Relax this afternoon with some light reading and dive into this week's Reader's Corner! Today's articles feature some (light) politics in tech, the announcement of reCAPTCHA v3, and new environmentally-conscious updates on existing battery technology.
Source: The Verge
Takeaway: Without getting overly political, this article and recent action taken by Paypal is an intriguing insight on the new initiative in the tech industry to "de-platform" hate groups. By banning certain user accounts Paypal has indeed made it much harder for these types of groups to raise money online. A Paypal spokesperson claims that their decisions are "values-driven and not political", but it's obvious that Paypal and other tech companies are trying to operate on a fine line that takes into account the American 1st Amendment right to free speech, while still ensuring that their services are not used to promote hate, violence, or other forms of intolerance that are discriminatory in nature. This is a bold move by Paypal and I'm both curious and hopeful to see which other huge tech players will follow in-suit.
Tags: #Technology, #News
Source: Google Webmaster Central Blog
Takeaway: Google just announced reCAPTCHA v3, the latest version of their API to allow site builders to battle spam bot traffic. Starting with the original, which forced every site visitor to decipher and enter distorted text presented in an image, the reCAPTCHA developers have worked on signals to determine whether a site visitor is a human or a bot. With reCAPTCHA v3, systems can be incorporated that will allow around half of site visitors to pass the human vs. bot test without any direct interaction, improving user experience. We will be reviewing reCAPTCHA v3, and look to deploying, when appropriate, next year.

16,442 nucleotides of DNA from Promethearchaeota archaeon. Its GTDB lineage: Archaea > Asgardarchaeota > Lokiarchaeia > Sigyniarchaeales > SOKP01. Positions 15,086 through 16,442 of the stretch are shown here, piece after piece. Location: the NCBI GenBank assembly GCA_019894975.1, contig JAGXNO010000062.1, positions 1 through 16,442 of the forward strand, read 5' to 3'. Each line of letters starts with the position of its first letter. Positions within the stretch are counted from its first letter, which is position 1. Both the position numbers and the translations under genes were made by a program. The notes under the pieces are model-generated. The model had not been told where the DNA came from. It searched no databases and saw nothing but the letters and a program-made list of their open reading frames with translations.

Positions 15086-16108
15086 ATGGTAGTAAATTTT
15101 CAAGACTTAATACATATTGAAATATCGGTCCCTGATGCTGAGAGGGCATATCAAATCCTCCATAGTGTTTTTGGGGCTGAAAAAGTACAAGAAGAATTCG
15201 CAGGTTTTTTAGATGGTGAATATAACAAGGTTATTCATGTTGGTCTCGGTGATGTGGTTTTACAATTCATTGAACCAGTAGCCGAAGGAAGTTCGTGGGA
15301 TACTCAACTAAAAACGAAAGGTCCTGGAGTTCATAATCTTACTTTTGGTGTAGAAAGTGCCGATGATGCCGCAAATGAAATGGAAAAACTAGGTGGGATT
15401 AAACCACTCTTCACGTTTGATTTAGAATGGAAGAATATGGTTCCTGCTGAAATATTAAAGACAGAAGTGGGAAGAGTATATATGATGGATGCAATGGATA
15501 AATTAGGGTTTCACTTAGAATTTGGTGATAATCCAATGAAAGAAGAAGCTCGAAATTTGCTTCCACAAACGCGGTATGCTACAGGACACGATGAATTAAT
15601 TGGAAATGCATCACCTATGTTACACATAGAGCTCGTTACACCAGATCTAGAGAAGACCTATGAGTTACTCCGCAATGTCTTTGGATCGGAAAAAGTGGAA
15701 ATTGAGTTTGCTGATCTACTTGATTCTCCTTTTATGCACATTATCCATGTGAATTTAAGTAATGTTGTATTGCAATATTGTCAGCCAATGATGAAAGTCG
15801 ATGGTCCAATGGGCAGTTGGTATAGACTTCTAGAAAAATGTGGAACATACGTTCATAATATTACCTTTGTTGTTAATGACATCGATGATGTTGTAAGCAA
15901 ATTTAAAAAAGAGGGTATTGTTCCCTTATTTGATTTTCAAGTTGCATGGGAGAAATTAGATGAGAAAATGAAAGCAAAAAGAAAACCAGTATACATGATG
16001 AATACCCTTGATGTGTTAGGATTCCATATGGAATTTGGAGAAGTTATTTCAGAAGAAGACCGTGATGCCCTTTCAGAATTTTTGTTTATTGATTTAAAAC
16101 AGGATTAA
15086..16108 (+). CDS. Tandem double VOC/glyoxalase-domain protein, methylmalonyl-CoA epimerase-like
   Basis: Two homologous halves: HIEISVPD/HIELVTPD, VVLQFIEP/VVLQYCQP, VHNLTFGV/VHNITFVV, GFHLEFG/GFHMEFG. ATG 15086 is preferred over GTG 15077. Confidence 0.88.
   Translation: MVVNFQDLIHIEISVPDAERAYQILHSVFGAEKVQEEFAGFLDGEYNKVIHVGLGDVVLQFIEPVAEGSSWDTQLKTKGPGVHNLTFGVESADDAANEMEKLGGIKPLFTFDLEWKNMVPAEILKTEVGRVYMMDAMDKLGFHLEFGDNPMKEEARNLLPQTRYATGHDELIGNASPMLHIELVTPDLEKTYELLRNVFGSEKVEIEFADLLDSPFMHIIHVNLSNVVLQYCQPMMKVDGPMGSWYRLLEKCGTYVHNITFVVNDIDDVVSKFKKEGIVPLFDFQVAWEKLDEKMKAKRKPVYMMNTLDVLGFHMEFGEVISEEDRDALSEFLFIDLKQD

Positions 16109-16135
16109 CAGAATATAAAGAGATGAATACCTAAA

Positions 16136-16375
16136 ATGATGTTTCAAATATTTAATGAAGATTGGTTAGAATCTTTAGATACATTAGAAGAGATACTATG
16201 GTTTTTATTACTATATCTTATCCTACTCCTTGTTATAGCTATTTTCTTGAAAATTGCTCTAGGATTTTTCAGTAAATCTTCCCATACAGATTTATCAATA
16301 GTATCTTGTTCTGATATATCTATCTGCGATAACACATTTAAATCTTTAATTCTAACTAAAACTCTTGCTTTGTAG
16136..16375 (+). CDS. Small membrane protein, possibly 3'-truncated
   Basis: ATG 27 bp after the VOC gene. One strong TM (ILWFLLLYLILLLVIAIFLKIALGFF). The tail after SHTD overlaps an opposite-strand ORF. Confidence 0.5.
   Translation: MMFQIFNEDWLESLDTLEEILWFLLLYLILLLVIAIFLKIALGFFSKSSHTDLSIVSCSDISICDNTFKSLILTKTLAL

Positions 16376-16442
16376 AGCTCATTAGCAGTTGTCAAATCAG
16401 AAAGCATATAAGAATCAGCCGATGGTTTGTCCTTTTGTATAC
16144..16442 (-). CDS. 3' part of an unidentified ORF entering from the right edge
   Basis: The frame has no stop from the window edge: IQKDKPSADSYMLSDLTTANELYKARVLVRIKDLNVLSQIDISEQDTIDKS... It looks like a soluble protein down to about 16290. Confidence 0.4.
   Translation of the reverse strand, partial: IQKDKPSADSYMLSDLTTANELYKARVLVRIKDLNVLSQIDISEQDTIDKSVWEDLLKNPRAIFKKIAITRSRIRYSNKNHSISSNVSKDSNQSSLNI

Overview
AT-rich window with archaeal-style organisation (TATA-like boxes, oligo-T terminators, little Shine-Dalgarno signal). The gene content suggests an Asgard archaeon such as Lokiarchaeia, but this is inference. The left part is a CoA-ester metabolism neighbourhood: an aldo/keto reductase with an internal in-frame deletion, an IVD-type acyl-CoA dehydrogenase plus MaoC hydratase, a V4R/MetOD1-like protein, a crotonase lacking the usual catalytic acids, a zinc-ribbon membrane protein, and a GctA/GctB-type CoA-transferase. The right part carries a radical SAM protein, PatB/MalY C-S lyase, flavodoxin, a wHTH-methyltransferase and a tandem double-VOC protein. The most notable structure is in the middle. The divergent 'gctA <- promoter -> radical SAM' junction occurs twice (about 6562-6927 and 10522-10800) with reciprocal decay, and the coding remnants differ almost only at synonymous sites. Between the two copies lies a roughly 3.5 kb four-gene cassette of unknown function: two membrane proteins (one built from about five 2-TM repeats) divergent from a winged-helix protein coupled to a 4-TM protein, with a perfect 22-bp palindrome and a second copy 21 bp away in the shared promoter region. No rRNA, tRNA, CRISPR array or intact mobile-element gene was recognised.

Tags: #Google, #SPAM, #Development
Source: MIT Technology Review
Takeaway: Two of the primary obstacles for making electric planes are the weight of batteries vs. fuel, and the difficulty in batteries providing the very high energy needs of liftoff without damaging themselves.
Yet-Ming Chiang, an MIT scientist, is working with others on a Lithium battery that would use magnetic fields and doping with nano-sized magnetic particles to increase the efficiency of discharge in Lithium batteries to enable liftoff without creating potentially damaging levels of heat.
If electric commuter planes were to become a reality, they could significantly reduce the current carbon expenditure from planes which accounts for approximately 2% of global carbon dioxide emissions and is one of the fastest growing sources of greenhouse gas pollution.
Tags: #Technology, #Sustainability
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